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Ophthalmic Epidemiol. 2006 Feb;13(1):23-30.

Eyeglasses-related injuries treated in U.S. emergency departments in 2002-2003.

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College of Medicine & Public Health, The Ohio State University, OH 43205, USA.



An estimated 60% of Americans wear prescription eyeglasses. Despite the fact that eyeglasses pose a threat for injury, there is little research presenting national statistics of eyeglasses-related injuries.


The National Electronic Injury Surveillance System was used to analyze eyeglasses-related injuries treated in U.S. emergency departments (EDs) in 2002-2003. Eyeglasses-related injury cases were identified by the consumer product codes for eyeglasses and sunglasses and each case's narrative description was reviewed to identify the mechanism of injury. Cases (n = 642) were weighted to produce national estimates of eyeglasses-related injuries. Mechanism of injury, body region injured, injury diagnosis, and outcome of ED visit were analyzed by gender and age.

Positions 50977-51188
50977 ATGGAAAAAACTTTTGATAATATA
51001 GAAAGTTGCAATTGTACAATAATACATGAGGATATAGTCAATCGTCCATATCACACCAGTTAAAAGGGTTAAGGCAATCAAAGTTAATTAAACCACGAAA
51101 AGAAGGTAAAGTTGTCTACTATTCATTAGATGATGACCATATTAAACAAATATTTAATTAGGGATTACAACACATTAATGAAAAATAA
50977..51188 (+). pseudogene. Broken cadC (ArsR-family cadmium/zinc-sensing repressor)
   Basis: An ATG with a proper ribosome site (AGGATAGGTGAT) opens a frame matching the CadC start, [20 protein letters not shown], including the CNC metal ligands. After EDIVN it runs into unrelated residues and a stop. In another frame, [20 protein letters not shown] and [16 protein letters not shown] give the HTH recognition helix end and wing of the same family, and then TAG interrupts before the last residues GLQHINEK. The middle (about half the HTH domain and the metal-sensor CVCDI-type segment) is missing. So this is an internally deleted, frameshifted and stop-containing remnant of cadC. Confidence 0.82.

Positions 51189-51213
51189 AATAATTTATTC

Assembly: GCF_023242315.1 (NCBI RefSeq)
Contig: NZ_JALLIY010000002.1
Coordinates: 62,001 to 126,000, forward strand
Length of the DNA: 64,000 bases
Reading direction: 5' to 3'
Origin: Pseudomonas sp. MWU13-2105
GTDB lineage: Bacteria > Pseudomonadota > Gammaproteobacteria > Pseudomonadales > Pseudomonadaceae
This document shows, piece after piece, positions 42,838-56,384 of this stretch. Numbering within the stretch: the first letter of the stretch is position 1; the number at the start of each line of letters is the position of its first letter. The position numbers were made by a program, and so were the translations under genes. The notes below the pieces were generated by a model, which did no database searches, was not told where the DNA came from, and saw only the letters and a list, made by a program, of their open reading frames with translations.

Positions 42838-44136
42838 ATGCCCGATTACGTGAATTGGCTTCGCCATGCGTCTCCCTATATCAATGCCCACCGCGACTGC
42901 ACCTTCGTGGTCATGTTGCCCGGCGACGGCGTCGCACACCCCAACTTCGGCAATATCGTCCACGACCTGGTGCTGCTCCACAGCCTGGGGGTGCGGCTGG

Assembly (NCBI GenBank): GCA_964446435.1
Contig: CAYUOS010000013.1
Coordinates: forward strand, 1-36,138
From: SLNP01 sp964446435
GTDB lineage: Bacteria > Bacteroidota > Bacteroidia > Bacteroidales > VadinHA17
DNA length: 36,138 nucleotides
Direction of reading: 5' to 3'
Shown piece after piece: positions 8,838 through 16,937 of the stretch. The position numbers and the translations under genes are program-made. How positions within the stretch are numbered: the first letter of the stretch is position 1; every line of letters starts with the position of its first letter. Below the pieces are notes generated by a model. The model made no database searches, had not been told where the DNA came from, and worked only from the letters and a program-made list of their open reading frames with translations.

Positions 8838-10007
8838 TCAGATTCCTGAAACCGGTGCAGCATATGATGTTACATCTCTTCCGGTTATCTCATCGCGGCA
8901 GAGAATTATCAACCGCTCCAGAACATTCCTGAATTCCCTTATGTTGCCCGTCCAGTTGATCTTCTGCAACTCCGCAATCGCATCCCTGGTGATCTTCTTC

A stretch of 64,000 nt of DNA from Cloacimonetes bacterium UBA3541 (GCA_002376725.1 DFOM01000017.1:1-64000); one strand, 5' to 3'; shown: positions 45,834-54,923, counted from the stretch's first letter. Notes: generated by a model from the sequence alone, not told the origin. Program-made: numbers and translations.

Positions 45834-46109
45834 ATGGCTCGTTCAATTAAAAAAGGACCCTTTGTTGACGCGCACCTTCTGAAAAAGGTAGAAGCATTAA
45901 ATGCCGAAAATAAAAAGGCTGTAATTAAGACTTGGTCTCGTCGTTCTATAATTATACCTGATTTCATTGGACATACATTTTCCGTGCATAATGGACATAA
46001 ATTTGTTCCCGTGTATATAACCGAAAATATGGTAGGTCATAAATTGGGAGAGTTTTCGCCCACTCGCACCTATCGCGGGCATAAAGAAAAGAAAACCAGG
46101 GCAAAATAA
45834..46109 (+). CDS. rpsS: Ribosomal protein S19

An estimated 27,152 (95% confidence interval [CI]: 21,627-32,677) eyeglasses-related injuries were treated in U.S. EDs in 2002-2003. Overall, males and females were equally likely to sustain eyeglasses-related injuries (53.5% vs. 46.5%), but this distribution varied by age group. A significantly higher percentage of eyeglasses-related injuries due to falls occurred among persons aged 65 years or more (89.5%, 95% CI: 83.5-93.5), whereas sports-related injuries were more common among persons aged 0-17 years (36.6%, 95% CI: 26.1-48.6). Eyeball injuries were significantly more prominent among persons aged 18-64 years. Overall, 3.8% (95% CI: 2.3-6.3) of eyeglasses-related injuries resulted in hospital admission.


Eyeglasses-related injuries in the U.S. demonstrate age- and gender-specific characteristics. Safer eyeglasses design and the use of protective eyewear during sports activities and other activities with a high risk of ocular trauma will help prevent future eyeglasses-related injuries.

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